FORMATFILE is pretty obvious. It contains the path to and name of the format file with all the same caveats as the file path of the file being loaded (Dynamic SQL, etc). Again, the one really big thing that trips a lot of people up is that if the path is based on drive letters, that path must be a local drive of the server and usually cannot include a "mapped drive". If you need to import from a file located on a different box, you must use the full UNC path (\\MachineName\ShareName\Path\FileName.FileExtension) for the import to be successful. There are exceptions like certain drives (usually, SAN) setup for SQL Server that the server thinks of as "local storage".

The next two options (MAXERRORS and ERRORFILE) are two very powerful parameters that many people simply overlook. One of the largest complaints is that if a bad line shows up in the file, it will stop the import when it hits that line and what they'd really like to do is to import whatever it can and then troubleshoot/repair what it can't. That's what MAXERRORS and ERRORFILE are for. I'll typically set MAXERRORS to some ridiculously high number (2 billion in the example) that I know will be larger than any number of rows that will be in a file so that it never "errors out". The ERRORFILE will contain any and all error rows along with a pretty decent "reason" why the particular row failed to load. For example, if you change the file being imported to look like the following…

Column_C,Extra,Column_A
1,2,3333333333333333333333333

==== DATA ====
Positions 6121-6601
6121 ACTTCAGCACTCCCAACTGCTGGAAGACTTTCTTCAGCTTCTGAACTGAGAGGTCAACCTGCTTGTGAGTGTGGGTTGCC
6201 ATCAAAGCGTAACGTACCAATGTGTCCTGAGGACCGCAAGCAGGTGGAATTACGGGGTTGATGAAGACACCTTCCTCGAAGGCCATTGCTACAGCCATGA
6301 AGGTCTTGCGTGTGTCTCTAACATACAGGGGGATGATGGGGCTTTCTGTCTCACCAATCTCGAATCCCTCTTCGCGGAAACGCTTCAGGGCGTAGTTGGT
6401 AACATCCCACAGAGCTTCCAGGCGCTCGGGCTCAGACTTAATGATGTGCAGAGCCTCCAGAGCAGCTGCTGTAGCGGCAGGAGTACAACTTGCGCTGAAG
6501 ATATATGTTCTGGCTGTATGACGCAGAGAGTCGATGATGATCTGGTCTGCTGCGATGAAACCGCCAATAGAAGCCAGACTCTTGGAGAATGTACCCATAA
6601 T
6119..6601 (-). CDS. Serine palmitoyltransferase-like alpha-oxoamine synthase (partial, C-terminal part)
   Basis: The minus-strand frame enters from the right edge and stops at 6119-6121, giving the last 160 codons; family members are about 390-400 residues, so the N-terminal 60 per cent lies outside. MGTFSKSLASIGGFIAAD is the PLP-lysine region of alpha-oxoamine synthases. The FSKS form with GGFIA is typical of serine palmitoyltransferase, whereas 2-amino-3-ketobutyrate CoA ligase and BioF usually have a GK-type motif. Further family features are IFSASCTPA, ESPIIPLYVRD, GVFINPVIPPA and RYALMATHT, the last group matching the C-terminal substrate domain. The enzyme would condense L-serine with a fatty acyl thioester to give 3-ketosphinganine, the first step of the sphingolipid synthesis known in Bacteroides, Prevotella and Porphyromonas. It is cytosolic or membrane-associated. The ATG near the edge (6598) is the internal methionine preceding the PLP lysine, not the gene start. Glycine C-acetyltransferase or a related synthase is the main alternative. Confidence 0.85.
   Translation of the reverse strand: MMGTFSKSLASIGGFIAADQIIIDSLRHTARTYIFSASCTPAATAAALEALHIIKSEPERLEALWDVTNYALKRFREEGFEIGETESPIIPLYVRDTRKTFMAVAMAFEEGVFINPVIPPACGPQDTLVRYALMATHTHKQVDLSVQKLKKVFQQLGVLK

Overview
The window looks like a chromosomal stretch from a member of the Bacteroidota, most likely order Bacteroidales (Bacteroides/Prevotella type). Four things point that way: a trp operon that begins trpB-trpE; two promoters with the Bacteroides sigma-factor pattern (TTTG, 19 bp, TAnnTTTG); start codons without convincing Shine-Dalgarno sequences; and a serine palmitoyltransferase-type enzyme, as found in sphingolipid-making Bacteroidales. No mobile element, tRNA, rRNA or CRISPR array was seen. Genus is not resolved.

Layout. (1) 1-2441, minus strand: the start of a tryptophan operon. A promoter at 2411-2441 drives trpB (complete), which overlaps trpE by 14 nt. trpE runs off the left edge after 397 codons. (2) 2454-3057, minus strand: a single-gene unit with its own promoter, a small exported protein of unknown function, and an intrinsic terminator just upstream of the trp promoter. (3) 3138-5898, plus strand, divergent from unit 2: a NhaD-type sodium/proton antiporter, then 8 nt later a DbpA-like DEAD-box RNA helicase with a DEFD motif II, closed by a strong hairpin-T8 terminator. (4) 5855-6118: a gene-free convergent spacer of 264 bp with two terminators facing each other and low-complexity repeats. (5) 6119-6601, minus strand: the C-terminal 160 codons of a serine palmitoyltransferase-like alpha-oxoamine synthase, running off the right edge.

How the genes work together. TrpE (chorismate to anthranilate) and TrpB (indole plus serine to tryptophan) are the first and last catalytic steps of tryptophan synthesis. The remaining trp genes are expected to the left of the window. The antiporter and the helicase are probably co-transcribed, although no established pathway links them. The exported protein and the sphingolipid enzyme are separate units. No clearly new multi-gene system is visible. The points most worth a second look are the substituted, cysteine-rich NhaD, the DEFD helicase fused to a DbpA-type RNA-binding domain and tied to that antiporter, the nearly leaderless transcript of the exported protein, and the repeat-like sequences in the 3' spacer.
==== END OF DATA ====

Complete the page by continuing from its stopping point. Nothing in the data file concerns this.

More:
4,5,6
7,8,9

And then run the code, 4 things will happen.

  1. Since the bad row didn't violate the delimiters (which would produce a different error than what we're about to describe), the two good rows are still imported into the table.
  2. The following error message is displayed on the screen (or the error logging if done in a job) to identify that there was an error (and it clearly identifies where the problem is, in this case).
    Msg 4867, Level 16, State 1, Line 1 Bulk load data conversion error (overflow) for row 2, column 3 (ColA).
  3. The file called (in this case) "SomeFile.err" (from the BULK INSERT command so will be whatever you defined it as) will be created. It contains the bad row from the file that caused the problem so you can rework it if you need to. Here's what will be in the "SomeFile.err" file.

    1,2,3333333333333333333333333
  4. The file called (in this case) "SomeFile.err.Error.Txt" will also be generated and will have a similar name as the previous file with "Error.Txt" added to it. This will contain an error message for the bad row contained in the .err file although it's a bit less helpful and more cryptic than what shows up on the screen.  Here's what will be in the "Somefile.err.Error.Txt" file.  The most useful information is "Row 2".

    Row 2 File Offset 25 ErrorFile Offset 0 - HRESULT 0x8002000a

    That's awefully cryptic but there is hope in the following URL which contains explanations for all of the HRESULT error codes.  It's easy to search for the code but it's also a case sensitive search.  Make sure that you make any letters in the HRESULT uppcase to search.  In this case, the error is an "Out of present range." errorL.
    http://msdn.microsoft.com/en-us/library/cc704587.aspx

Note that you MUST remove the error files that were created prior to the next run or you will get an error that prevents the loading of any additional information using the same BULK INSERT command.

Shifting gears a bit, one of the most important things to notice is that, because we're using a BCP Format File to control the "shape" of the import, you must NOT include either the FIELDTERMINATOR or the ROWTERMINATOR options.

The Results

Using the text file, BCP Format File, table, and BULK INSERT command that we created, here's the output from the table using the following command.

SELECT * FROM dbo.SomeTable
;

Here are the results.  

SomeTableID ColA        ColB        ColC

----------- ----------- ----------- -----------

1           3           NULL        1

2           6           NULL        4

3           9           NULL        7

(3 row(s) affected)

Some Advice